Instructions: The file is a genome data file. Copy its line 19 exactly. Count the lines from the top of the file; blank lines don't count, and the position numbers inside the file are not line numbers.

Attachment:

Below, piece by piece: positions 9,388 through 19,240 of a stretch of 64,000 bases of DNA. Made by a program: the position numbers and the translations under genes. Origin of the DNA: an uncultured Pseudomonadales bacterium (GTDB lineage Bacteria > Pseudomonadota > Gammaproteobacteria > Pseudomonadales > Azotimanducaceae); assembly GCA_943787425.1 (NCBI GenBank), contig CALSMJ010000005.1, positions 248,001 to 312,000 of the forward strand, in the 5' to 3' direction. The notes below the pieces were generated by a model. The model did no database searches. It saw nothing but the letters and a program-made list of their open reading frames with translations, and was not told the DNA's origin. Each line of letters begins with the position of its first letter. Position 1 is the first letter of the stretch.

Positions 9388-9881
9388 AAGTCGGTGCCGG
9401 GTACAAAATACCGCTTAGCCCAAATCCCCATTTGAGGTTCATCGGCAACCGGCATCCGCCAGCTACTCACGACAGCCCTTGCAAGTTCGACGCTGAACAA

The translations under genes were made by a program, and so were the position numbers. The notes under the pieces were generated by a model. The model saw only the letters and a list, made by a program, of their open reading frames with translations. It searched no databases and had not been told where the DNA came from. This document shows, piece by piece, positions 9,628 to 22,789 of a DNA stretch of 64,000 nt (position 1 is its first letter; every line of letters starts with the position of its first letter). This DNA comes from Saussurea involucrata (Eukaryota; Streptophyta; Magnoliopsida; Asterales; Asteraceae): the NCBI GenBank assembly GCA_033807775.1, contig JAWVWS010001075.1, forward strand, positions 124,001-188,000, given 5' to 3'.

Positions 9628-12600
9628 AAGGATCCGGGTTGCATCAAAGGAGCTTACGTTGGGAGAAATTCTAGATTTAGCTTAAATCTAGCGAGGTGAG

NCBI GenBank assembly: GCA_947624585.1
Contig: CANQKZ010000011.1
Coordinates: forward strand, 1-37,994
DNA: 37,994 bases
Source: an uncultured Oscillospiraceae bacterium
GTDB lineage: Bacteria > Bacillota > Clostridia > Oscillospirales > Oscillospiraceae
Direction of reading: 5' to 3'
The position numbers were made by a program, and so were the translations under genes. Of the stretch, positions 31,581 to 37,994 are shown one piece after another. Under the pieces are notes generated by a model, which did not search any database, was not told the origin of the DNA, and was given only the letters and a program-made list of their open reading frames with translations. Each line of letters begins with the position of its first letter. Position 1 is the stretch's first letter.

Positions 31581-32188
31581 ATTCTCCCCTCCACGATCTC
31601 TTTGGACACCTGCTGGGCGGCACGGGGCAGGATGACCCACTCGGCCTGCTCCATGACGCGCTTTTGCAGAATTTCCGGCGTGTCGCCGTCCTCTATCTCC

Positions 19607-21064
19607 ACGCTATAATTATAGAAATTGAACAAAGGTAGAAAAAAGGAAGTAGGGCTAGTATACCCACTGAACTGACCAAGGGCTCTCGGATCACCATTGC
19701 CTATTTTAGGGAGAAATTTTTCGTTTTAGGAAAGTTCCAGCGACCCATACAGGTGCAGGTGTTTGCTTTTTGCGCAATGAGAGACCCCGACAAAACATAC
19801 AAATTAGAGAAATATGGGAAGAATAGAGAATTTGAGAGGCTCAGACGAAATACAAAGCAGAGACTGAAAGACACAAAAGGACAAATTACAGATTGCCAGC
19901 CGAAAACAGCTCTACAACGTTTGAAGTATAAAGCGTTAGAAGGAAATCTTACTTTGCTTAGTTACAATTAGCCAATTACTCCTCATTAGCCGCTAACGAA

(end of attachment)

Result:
Positions 19607-21064